- Chamara J. Kwakye (2010). "Black Women Oral History Project". In Kofi Lomotey. Encyclopedia of African American Education. 1. SAGE Publications. pp. 104–105. ISBN 978-1-4522-6148-5.
- Hill, Ruth Edmonds and Patricia Miller King, eds. (1989) The Black Women Oral History Project: A Guide to the Transcripts, p. iii.
- Black Women Oral History Project Interviews; Finding Aid. OH-31, T-32/finding aid Schlesinger Library, Radcliffe Institute, Harvard University, Cambridge, Mass. http://nrs.harvard.edu/urn-3:RAD.SCHL:sch01406 Retrieved 20 May 2013
- Ruth Edmonds Hill; Arthur and Elizabeth Schlesinger Library on the History of Women in America (1 May 1991). The Black women oral history project: from the Arthur and Elizabeth Schlesinger Library on the History of Women in America, Radcliffe College. Meckler. ISBN 978-0-88736-607-9. Retrieved 20 May 2013.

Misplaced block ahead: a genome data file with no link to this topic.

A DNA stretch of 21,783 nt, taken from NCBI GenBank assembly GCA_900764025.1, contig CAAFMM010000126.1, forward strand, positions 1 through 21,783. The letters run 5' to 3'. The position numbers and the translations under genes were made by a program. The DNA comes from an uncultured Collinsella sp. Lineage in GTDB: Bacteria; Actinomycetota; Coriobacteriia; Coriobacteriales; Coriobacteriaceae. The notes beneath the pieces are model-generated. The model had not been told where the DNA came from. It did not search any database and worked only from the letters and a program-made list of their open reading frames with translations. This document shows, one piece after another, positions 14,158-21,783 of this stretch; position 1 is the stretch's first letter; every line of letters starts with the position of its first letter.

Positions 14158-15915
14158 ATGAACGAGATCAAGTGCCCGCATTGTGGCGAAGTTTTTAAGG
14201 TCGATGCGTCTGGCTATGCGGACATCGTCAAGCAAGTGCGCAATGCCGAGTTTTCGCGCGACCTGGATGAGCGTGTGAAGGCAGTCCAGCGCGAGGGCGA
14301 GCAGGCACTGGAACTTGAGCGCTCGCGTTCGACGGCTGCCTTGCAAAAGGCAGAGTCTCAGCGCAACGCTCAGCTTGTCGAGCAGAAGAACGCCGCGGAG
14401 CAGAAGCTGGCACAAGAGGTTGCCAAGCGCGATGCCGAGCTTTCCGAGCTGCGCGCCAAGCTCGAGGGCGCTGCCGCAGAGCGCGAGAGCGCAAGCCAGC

- "Black Women Oral History Project: Inventory". Schlesinger Library, Radcliffe College.
- Jones, Lu Ann (1998). "In Search of Jennie Booth Moton, Field Agent, AAA". Agricultural History. 72 (2): 446–458. JSTOR 3744392.
- "Notable Kentucky African Americans Database: Adams, Florence V. "Frankie"". University of Kentucky Libraries.
- Carter, Linda M. (2006). "Cardozo Sisters". In Smith, Jessie Carney. Encyclopedia of African American Business, Volume 1. Greenwood Publishing Group. pp. 135–139. ISBN 9780313331107.
- "Lewis G. Clarke: Harriet Beecher Stowe's Forgotten Hero". BlackPast.org.
- "David Dallas Jones". The Journal of Negro History. 41 (2). 1956. JSTOR 2715589.
- Syers, Maryann (2008). Mizrahi, Terry; Davis, Larry, eds. Encyclopedia of Social Work. OUP USA. p. 356. ISBN 9780195306613.